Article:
$30,000 speaker cables that you must elevate off the floor .5,000 posts
- 468 posts total
- 468 posts total
There is a question here that is important.
Masking is a concept we use in medicine daily. You can provide meaningful pain relief by creating a stimulus that is louder than the pain. If you don't want to hear your car rattle turn up the radio. The simple Band aide is such a technique. Put one on a cut and within a minute the pain goes away. When I give 4-6 year old's injections I have mom stand in front of them and they give her a big hug (looking in the other direction)
They never feel the shot. They always ask if it is over yet. Yup, then a giggle and big smiles. With adults you just squeeze the skin firmly and they don't feel it. There are numerous other examples.
So in audio we have these "tweaks" that in many instances have no reasonable explanation for effectiveness. Anyone with a science oriented education will say right away that they are bogus. Then some people swear on improvements which they are sure they are hearing when in reality if I did a blinded experiment they would not hear anything. But, is this any different than masking. Masking is real pain relief. Are imagined sonic improvements as good as real ones? Much of it is harmless enough. Some manufacturers come by it honestly. Others blatantly lie and create misleading and sometimes stupidly silly marketing to sell the product as in the case of the Hallographs. So, it is not only a quality argument but an ethical one also.
All of us are subject to virtually the same physiology. Education, training are the major difference. The training an electrical engineer gets is way different than what a lawyer gets and one will know virtually nothing about what the other does. Some of us will not hear an improvement because our training will not allow it. Others are more suggestible. What I find most interesting is that you hardly ever hear of a tweak making things worse. The odds favor that a certain percentage should make things worse but the way we procure and utilize them always favors an improvement and that is purely psychological.
Dear Mijo, In my original post on your disdain for fuses, I acknowledged that the little fuse screwed into the back of your equipment indeed cannot prevent damage due to a lightning strike. However, lightning strikes are rare as..... getting struck by lightning. There are innumerable equipment glitches that can kill you, take out a power transformer, destroy your circuitry without killing you, that fuses DO protect us from. Your knowledge of electronics is sketchy. DC voltage is the least of your worries with a transformer. For example, in any conventional power supply, capacitors are used as filters to remove AC ripple from the DC output of the supply. Each of these filter capacitors is connected between the DC voltage rail and ground. If one of those capacitors fails such that it shorts the path to ground, then the transformer sees a sudden huge current demand. (Due in part to the fact that there is suddenly zero or very much lower than normal resistance between the high voltage rail and ground, which means the transformer is asked to pass infinite current momentarily. In that case, the little fuse acts much faster than the circuit breaker. This is Ohm's Law in action.) Your realization that that has occurred might only be smoke rising from your kaput power transformer. Or worse yet, those capacitors may put voltage and current on the chassis, such that when you touch a conductive knob, you receive a possibly deadly shock. (In an unrelated episode, I once saw a woman die when she touched a metal control on a frozen yogurt machine, due to cardiac arrest. This was in the NIH cafeteria, yet.) Stuff can also catch fire. Similar phenomena can occur if a solid state device or tube fails such that there is a hot to ground short within its body. Fuses are there for a reason, and where there is a fuse, it should be rated for the current recommended and left in place. Knock yourself out with boutique fuses, if you like, but do use fuses.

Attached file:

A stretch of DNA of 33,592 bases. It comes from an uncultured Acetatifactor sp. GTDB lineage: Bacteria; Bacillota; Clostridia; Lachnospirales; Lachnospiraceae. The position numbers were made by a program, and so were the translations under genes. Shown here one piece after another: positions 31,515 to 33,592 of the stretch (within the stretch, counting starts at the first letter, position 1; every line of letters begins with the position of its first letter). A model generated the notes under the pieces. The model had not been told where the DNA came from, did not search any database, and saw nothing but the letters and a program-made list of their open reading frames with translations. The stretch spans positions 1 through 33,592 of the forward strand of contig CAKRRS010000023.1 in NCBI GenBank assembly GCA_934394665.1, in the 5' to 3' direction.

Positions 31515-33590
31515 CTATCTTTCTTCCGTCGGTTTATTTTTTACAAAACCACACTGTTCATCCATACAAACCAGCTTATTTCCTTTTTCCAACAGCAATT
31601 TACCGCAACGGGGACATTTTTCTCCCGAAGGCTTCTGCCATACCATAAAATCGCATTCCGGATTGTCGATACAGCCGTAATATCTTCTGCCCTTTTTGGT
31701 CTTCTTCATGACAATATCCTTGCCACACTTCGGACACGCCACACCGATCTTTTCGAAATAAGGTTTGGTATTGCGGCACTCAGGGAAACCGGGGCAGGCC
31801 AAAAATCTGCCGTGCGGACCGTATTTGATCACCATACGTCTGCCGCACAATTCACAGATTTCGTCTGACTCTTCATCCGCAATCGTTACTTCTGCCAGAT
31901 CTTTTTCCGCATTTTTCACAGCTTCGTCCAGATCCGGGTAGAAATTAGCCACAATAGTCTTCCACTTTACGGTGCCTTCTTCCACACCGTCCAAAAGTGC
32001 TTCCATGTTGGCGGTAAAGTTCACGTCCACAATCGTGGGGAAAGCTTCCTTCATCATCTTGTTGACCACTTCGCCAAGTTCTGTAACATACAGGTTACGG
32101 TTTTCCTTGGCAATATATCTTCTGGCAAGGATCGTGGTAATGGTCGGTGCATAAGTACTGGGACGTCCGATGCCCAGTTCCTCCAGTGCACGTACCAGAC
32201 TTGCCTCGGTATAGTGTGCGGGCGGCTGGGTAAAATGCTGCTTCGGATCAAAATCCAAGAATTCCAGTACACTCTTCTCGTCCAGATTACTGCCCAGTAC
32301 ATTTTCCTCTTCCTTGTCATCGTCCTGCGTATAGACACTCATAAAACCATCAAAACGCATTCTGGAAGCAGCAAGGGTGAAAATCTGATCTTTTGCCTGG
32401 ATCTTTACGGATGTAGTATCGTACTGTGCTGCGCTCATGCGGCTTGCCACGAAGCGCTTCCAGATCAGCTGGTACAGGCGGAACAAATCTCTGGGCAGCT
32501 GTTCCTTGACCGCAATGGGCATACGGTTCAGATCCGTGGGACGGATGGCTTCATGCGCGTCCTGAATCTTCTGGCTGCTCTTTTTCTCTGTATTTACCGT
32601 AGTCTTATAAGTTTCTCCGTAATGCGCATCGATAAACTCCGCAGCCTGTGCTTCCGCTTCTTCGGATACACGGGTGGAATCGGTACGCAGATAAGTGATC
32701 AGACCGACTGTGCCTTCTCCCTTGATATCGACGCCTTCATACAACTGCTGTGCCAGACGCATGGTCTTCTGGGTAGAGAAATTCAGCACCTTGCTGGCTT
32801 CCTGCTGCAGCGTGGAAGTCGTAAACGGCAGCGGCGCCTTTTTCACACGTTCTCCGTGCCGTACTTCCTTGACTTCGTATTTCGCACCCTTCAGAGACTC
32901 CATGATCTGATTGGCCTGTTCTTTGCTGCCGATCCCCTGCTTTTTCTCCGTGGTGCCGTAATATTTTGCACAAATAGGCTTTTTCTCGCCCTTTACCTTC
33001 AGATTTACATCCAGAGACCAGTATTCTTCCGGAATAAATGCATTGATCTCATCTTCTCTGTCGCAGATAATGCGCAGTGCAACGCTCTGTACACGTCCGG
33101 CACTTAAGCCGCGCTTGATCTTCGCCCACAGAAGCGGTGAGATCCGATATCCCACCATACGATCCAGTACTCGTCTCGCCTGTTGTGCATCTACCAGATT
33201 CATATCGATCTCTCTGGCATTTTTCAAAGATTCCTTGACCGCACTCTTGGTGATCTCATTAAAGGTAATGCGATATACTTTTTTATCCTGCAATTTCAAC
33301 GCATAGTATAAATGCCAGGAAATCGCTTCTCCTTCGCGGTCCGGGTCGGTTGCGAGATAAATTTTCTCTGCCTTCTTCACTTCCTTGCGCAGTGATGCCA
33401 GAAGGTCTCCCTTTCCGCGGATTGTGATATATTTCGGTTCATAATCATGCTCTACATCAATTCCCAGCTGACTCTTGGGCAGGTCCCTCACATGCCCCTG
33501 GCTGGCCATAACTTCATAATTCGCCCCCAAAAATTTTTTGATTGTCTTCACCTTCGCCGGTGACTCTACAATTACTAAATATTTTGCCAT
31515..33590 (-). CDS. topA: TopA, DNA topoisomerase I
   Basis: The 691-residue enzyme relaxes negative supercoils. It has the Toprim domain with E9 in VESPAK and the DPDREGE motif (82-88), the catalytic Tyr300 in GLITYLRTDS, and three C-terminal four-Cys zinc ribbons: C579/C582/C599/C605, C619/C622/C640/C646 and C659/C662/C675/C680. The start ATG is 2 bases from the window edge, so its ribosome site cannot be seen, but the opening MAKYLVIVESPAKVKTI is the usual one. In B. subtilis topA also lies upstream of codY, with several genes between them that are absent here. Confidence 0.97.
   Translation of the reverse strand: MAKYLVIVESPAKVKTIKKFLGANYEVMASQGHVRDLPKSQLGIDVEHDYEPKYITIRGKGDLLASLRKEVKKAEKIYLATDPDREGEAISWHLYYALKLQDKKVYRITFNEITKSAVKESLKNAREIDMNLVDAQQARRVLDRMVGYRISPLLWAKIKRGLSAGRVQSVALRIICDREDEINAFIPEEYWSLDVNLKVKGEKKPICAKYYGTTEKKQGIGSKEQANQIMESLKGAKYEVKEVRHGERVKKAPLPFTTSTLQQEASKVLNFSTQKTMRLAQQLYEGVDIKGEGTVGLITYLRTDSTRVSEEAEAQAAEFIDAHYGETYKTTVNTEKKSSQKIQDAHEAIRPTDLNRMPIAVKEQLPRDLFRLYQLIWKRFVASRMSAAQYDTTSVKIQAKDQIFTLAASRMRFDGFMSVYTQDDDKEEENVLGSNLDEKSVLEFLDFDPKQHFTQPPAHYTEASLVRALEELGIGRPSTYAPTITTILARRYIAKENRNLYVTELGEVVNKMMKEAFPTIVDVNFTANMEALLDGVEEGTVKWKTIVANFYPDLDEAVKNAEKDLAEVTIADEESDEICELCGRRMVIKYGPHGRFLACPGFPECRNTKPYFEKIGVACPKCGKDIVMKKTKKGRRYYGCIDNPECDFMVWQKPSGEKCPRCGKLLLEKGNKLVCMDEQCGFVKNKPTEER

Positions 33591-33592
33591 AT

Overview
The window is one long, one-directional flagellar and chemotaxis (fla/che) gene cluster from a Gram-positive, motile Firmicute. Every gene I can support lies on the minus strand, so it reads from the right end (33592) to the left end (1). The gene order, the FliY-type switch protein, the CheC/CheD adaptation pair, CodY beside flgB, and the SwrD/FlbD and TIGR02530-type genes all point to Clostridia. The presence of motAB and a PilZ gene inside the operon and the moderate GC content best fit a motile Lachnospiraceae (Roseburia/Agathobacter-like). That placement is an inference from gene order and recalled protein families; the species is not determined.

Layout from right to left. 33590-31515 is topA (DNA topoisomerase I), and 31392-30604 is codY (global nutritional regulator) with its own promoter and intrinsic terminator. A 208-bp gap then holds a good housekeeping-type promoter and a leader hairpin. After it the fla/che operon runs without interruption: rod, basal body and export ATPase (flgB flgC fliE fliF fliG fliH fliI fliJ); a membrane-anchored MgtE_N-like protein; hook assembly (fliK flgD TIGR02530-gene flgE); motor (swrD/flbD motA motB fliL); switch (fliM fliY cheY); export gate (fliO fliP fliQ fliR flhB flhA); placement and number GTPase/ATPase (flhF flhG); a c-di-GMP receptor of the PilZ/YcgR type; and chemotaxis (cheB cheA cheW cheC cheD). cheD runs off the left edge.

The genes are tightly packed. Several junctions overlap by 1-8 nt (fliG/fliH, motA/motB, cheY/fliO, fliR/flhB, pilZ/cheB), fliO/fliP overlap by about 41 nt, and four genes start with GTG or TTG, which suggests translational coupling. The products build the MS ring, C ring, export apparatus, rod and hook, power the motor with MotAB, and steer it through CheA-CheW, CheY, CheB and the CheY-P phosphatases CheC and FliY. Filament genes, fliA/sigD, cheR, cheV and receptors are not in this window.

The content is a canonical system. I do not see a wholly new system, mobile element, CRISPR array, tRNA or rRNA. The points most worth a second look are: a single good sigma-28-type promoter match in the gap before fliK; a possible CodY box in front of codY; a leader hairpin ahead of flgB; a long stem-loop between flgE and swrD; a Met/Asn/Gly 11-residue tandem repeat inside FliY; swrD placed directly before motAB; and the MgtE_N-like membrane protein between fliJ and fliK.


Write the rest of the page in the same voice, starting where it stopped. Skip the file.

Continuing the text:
Lewm, based on what you posted I would say your knowledge of electronics is sketchy too. It's all relative. Caps don't fail truly hard short, typically partial short and the transformer ends out blowing out the short (and the cap). The yoghurt machine had a fuse. The metal control would also have been chassis grounded if assembled properly so you are saying it had a faulty ground connection AND an internal wiring failure. More likely conductive liquid buildup but that's a guess.